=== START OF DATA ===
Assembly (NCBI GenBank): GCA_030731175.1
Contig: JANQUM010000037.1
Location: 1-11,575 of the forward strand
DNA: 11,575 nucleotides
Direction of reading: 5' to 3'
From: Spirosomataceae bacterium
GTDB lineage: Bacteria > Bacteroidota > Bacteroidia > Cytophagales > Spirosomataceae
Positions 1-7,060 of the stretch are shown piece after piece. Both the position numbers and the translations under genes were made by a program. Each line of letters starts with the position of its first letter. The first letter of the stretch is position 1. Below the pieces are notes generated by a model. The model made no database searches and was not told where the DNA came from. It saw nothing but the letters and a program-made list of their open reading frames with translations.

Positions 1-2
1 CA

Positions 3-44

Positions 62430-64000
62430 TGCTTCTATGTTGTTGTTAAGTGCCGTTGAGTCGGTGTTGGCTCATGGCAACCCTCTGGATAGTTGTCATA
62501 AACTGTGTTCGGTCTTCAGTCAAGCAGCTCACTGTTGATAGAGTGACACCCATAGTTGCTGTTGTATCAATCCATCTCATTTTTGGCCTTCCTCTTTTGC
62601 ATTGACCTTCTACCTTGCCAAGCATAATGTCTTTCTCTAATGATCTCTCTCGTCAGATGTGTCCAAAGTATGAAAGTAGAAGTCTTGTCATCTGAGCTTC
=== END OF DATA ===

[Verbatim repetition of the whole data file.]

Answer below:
Assembly (NCBI GenBank): GCA_030731175.1
Contig: JANQUM010000037.1
Location: 1-11,575 of the forward strand
DNA: 11,575 nucleotides
Direction of reading: 5' to 3'
From: Spirosomataceae bacterium
GTDB lineage: Bacteria > Bacteroidota > Bacteroidia > Cytophagales > Spirosomataceae
Positions 1-7,060 of the stretch are shown piece after piece. Both the position numbers and the translations under genes were made by a program. Each line of letters starts with the position of its first letter. The first letter of the stretch is position 1. Below the pieces are notes generated by a model. The model made no database searches and was not told where the DNA came from. It saw nothing but the letters and a program-made list of their open reading frames with translations.

Positions 1-2
1 CA

Positions 3-44

Positions 62430-64000
62430 TGCTTCTATGTTGTTGTTAAGTGCCGTTGAGTCGGTGTTGGCTCATGGCAACCCTCTGGATAGTTGTCATA
62501 AACTGTGTTCGGTCTTCAGTCAAGCAGCTCACTGTTGATAGAGTGACACCCATAGTTGCTGTTGTATCAATCCATCTCATTTTTGGCCTTCCTCTTTTGC
62601 ATTGACCTTCTACCTTGCCAAGCATAATGTCTTTCTCTAATGATCTCTCTCGTCAGATGTGTCCAAAGTATGAAAGTAGAAGTCTTGTCATCTGAGCTTC